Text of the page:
Madison’s Winnie Karanja is bringing a burst of color and diversity to the world of science, technology, engineering, and math (STEM) with Maydm, an organization teaching girls and children of color about the change they can affect in the world using technology.
Maydm, which stands for “made by them,” was founded in 2016 with a goal to create ‘a worlds where all students can pursue their dreams as entrepreneurs, developers, engineers, or professors.” In our world, 67 percent of people in STEM careers are White and computer science classes are taught in only one out of ten schools nationwide. More than 700 students have participated in Maydm programs, paint a different picture with more than 60 percent being students of color and 66 percent girls.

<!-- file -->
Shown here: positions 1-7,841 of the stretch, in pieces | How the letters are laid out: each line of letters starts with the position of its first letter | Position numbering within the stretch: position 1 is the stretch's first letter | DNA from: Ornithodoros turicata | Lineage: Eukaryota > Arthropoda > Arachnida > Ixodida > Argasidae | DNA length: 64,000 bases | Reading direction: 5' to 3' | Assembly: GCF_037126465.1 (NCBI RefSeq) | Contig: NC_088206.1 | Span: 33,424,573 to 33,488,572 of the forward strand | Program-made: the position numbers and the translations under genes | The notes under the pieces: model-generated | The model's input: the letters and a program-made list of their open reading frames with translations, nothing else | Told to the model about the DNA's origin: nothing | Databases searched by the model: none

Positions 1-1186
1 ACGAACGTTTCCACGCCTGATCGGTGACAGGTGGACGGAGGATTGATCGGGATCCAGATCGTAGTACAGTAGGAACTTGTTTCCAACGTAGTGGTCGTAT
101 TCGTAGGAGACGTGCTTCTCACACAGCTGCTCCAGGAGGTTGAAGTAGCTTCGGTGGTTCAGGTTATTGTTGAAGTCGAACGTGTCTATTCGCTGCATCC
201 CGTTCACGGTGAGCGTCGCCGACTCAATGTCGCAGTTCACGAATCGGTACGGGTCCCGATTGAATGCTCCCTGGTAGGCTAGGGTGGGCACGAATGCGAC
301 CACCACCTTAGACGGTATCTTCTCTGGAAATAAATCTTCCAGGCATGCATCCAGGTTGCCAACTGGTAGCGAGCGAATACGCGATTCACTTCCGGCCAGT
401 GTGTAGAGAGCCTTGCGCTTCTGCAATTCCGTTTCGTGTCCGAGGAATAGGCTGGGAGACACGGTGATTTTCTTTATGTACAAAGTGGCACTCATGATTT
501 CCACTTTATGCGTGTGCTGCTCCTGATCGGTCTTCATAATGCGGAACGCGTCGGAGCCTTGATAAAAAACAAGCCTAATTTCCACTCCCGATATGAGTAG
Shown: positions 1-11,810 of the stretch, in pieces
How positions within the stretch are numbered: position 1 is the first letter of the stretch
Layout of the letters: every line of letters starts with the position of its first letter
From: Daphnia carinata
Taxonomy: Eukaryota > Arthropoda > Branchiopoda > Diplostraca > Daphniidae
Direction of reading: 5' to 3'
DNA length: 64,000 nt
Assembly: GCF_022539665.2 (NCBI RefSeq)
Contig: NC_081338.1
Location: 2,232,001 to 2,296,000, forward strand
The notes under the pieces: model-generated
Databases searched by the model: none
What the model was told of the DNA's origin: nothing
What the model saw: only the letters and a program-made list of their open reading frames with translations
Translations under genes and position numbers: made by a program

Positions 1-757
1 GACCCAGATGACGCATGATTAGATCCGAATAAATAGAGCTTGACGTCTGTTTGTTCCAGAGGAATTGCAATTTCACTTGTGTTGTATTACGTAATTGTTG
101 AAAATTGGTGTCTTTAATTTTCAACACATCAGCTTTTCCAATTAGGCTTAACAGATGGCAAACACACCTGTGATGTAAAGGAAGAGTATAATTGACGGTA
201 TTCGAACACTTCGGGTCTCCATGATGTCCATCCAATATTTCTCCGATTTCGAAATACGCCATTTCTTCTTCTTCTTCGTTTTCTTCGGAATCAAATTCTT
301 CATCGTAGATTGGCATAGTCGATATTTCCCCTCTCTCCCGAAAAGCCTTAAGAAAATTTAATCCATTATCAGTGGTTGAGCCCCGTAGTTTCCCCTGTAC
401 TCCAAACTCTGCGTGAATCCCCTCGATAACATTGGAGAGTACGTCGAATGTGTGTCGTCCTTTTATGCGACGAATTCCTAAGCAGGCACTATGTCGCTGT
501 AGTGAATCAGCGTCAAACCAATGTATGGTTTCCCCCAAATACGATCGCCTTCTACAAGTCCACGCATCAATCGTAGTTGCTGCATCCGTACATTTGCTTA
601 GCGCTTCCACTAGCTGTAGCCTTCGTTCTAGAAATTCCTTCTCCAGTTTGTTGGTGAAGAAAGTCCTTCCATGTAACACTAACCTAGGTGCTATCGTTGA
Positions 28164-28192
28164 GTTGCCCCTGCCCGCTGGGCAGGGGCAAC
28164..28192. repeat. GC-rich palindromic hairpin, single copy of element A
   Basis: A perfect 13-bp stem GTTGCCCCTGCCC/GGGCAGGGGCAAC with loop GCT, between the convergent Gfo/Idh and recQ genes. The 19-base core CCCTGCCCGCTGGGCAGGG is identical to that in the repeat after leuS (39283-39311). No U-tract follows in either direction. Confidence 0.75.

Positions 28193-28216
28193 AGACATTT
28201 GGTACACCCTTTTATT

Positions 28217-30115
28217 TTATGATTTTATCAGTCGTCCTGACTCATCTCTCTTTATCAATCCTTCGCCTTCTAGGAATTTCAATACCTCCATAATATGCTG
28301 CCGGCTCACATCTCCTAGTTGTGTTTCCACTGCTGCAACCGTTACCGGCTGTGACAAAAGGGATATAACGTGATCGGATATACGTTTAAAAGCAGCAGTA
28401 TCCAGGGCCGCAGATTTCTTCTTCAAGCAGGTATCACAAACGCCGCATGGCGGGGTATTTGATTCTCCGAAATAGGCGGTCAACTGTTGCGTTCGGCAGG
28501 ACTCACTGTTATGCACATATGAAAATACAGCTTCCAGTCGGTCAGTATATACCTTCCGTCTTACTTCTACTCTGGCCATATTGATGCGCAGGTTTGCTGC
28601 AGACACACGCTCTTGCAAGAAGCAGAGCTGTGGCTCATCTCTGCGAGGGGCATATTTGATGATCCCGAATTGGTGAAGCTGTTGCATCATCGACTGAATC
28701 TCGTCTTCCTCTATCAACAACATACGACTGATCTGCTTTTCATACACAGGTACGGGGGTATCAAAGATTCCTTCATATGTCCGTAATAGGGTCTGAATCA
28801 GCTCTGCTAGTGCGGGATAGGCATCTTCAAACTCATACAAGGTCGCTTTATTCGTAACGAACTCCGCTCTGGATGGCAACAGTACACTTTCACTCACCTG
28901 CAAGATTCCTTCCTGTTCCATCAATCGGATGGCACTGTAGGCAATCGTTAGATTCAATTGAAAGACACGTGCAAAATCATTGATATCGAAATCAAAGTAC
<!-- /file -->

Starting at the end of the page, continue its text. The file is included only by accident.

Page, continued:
Now that tech is increasingly needed in our lives, students in Maydm learn how to apply their skills to the real world and better people’s lives. One of Karanja’s students cited using Arduino, a programming hardware, to track the freshness of their grandmother’s medicine. In addition, after a two-week summer workshop, 92 percent of the students believed they could make great contributions to STEM.
The organization’s plans for 2019 include making summer programs available year-round, along with tutoring, hack-a-thons, and internships. Maydm also expanded to Milwaukee in 2018.
Karanja’s experience being a Black woman— “other”—in her McFarland coding class shaped her vision for Maydm—a community revolutionizing tech and building confidence and skill in our future leaders.
[Sources: Maydm; Madison Magazine]